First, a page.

Another option is to check to see if there is a lien on the vehicle and advise the party holding the lien that the car has been abandoned. They just might claim the car.

Finally, the North Carolina Depart of Motor Vehicles has a contact number for abandoned vehicles at (919) 861-3187, and they may be of some help.

In short, this was very difficult question, that is part of the reason it has taken me so long to complete this post. Also, your answer will vary depending on where your property is located.

Good luck and Happy Landlording!

Wednesday, January 19, 2011

Super Mutant Bed Bug Update: 1-19-2011

I have noticed that a lot of the viewers of this blog have questions about bed bugs. Eventually I will do a thoughtful post on bed bugs as they figure into North Carolina landlord-tenant law. In the mean time, and eventually in addition to, that post I am going to start including bed bug articles and information as they are released.

The Wall Street Journal has an article on new super bed bugs entitled "Why Bedbugs Won't Die." This heart warming article reveals that the bugs are beginning to beat the pesticides! You can get to this article by clicking here.


Monday, January 17, 2011

How Not to Get Your Case Thrown Out of Court for Improper Notice!

This week we are going to look at another recent question I dealt with regarding a landlord who didn't understand the very technical nature of notice requirements under the North Carolina landlord tenant laws.

The Landlord is an LLC that owns two properties and has 2 members. They have never had to evict anyone so they are certainly not experts in this. The tenant hasn't paid rent for months, even after getting an extension and agreeing to pay. In early December, the Landlord gave the tenant written notice of default and asked them to leave. One member went to court in December. He thought they had a lease and told the judge that and she told them to schedule another hearing and bring the lease.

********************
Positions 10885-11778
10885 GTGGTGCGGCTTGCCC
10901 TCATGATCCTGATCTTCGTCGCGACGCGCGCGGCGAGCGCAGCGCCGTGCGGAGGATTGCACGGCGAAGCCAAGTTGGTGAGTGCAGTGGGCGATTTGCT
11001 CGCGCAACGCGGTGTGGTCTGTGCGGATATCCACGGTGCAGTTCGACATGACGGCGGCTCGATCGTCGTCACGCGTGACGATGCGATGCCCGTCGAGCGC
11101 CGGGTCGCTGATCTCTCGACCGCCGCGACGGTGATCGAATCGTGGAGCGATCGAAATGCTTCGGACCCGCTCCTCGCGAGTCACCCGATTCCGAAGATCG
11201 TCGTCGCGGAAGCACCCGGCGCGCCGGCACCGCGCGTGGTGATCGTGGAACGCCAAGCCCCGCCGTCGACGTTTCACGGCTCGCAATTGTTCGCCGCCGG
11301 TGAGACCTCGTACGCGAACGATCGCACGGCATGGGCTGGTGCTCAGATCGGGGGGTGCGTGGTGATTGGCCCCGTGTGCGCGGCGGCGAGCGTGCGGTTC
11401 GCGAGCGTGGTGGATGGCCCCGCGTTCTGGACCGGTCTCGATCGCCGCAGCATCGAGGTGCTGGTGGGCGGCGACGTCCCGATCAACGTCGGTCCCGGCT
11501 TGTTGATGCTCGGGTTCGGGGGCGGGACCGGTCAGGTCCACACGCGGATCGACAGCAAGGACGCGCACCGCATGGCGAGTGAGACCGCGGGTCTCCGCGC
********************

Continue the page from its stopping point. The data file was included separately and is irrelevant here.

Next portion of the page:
Turns out that a lease was never signed with this tenant. The other member went to the 2nd hearing on Thursday and the judge scolded him when she asked the landlord why they didn't give the tenant a notice and the member said he didn't know he was supposed to. The judge dismissed the case and never gave the landlord an opportunity to request eviction based on a month to month tenancy and more than 7 days notice being given even though she had the letter of notice from early December. What did they do wrong?


The short answer is that the landlord probably filed for eviction based on non-payment of rent and did not give the proper notice.

Holdover Notice

The landlord may end the tenancy at the end of the month to month tenancy on
seven days notice pursuant to N.C.G.S. 42-14. If the tenant does not leave
prior to the end of tenancy period then the landlord may file an action for
summary ejectment based on holdover. In the complaint, and before the magistrate,
the landlord should make it clear that he is seeking summary ejectment
due to holdover, and not non-payment of rent. Therefore, if there was a
tenancy from December 1 through the 31, then the termination date would have to
be December 31 and not any date prior. The landlord would not be able to file
for summary ejectment based upon holdover until January 1. Also, the landlord would have to have given the tenant notice prior to December 24.

Notice for Non-Payment of Rent

In the alternative, the landlord may evict for non-payment of rent. In
this case, pursuant to N.C.G.S. 42-3 the landlord must provide the tenant with
notice of the the non-payment and give the tenant 10 days to cure the default, ,
unless there are lease provisions to the contrary. If the tenant fails to cure
at the expiration of the 10 days then the landlord may file a summary ejectment
action based on non-payment of rent. However, if at any time prior to judgment
the tenant pays the past due rent and costs of the suit, then all further